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Peripheral vascular disease
Detection of inflammation in patients with acute aortic syndrome: comparison of FDG-PET/CT imaging and serological markers of inflammation
  1. H Kuehl1,
  2. H Eggebrecht2,
  3. T Boes3,
  4. G Antoch1,
  5. S Rosenbaum4,
  6. S Ladd1,
  7. A Bockisch4,
  8. J Barkhausen1,
  9. R Erbel2
  1. 1
    Department for Diagnostic and Interventional Radiology and Neuroradiology, Essen, Germany
  2. 2
    Department of Cardiology, West German Heart Center, Essen, Germany
  3. 3
    Institute for Medical Informatics, Biometry and Epidemiology, Essen, Germany
  4. 4
    Clinic for Nuclear Medicine, University Hospital Essen, Essen, Germany
  1. Dr Hilmar Kuehl, Department for Diagnostic and Interventional Radiology and Neuroradiology, University Hospital Essen, Essen, Hufelandstr 55, D-45122 Essen, Germany; hilmar.kuehl{at}uni-due.de

Abstract

Objective: A substantial number of patients with acute aortic syndrome (AAS) require invasive therapy because of disease progression. Our study aimed to assess the impact of positron emission tomography (PET)/computed tomography (CT) and serological markers of inflammation to identify patients at high risk for disease progression.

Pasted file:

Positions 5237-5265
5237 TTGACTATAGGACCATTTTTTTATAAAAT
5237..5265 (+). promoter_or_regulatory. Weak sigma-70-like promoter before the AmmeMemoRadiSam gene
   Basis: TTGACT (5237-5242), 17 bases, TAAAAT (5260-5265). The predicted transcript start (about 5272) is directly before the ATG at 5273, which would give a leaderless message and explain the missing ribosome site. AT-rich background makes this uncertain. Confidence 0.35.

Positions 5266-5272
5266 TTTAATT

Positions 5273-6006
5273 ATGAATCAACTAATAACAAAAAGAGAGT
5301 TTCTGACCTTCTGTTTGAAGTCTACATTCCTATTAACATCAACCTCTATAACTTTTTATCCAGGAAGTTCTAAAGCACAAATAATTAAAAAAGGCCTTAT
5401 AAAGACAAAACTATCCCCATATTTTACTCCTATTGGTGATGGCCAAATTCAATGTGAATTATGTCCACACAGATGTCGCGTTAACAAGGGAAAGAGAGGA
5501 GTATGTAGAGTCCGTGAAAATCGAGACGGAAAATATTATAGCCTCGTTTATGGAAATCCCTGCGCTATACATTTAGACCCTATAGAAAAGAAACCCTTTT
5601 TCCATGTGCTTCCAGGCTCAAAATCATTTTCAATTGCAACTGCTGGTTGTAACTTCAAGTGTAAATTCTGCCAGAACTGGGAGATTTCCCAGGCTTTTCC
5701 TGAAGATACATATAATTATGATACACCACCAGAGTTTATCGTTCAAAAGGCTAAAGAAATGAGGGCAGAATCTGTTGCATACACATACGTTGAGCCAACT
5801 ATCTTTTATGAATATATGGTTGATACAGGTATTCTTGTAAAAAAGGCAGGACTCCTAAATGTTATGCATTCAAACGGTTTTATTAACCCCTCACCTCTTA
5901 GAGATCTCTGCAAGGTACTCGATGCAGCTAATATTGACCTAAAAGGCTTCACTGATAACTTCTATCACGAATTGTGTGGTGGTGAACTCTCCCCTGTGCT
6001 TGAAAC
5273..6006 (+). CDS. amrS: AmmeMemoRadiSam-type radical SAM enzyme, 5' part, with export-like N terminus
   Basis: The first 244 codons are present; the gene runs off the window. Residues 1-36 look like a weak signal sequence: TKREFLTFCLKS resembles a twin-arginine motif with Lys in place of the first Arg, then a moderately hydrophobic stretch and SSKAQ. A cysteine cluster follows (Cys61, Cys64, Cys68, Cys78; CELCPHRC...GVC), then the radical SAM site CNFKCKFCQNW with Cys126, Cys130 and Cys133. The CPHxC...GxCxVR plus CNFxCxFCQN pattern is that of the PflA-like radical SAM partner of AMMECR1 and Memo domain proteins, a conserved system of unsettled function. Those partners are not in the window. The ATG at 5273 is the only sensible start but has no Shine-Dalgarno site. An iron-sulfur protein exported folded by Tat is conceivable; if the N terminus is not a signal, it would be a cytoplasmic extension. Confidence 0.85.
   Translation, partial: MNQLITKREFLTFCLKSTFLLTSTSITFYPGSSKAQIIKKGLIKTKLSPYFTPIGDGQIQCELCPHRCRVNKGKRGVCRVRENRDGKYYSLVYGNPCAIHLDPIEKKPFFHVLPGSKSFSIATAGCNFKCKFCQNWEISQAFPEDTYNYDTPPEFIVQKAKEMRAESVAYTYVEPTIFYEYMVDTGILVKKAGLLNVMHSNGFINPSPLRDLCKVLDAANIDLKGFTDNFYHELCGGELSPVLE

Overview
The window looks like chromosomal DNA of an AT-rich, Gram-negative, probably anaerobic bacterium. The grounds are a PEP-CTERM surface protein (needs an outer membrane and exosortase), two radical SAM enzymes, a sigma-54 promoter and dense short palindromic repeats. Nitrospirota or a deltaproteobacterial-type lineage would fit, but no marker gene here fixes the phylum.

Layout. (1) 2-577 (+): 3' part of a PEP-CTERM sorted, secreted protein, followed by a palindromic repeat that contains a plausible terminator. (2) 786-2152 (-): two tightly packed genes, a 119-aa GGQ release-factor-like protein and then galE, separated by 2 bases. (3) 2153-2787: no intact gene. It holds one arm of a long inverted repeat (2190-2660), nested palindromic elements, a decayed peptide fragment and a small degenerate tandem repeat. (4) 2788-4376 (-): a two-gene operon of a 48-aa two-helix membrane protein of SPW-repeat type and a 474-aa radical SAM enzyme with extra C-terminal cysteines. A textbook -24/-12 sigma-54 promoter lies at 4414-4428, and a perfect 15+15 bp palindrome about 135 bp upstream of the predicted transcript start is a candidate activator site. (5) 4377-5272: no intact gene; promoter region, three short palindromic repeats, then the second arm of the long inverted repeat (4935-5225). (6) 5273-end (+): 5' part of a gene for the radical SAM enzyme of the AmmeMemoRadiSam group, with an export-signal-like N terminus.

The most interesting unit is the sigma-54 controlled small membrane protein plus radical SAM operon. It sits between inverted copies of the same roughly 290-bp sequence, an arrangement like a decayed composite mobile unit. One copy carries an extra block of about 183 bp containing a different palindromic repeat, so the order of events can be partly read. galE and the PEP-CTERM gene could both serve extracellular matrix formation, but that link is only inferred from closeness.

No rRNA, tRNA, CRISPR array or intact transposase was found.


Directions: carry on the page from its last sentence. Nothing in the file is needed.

Methods: 33 patients with AAS (thoracic aortic aneurysm 5, thoracic aortic dissection 14, penetrating aortic ulcer 8, intramural haematoma 6) were included. After intravenous administration of [18F] fluorodeoxyglucose a non-contrast enhanced PET/CT of the body trunk and CT angiography of the entire aorta was performed. Serological levels of D-dimers and C-reactive protein (CRP) were measured in all patients. Follow-up imaging was performed to detect disease progression.

Results: 11 (33%) of 33 patients showed elevated tracer uptake within the aortic pathology, whereas 22 patients were PET-negative. In 23 patients a CRP level exceeding 1.0 mg/dl or a D-dimer level larger than 250 μg/l was found. The follow-up time was 224 (195) days. Nine of 11 PET-positive patients (82%) showed progression of AAS. In contrast, 55% of PET-negative patients showed stable disease or regression during the follow-up period. Kaplan-Meier analysis showed a clear, but not yet significant trend to longer survival in PET-negative patients, whereas elevated CRP and D-dimers did not allow for distinguishing of high-risk patients.

Conclusions: Vessel wall inflammation was found in one-third of the patients with AAS and this patient group seems to have a high risk for disease progression. These initial results needs further investigation.

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Footnotes

  • Competing interests: None.

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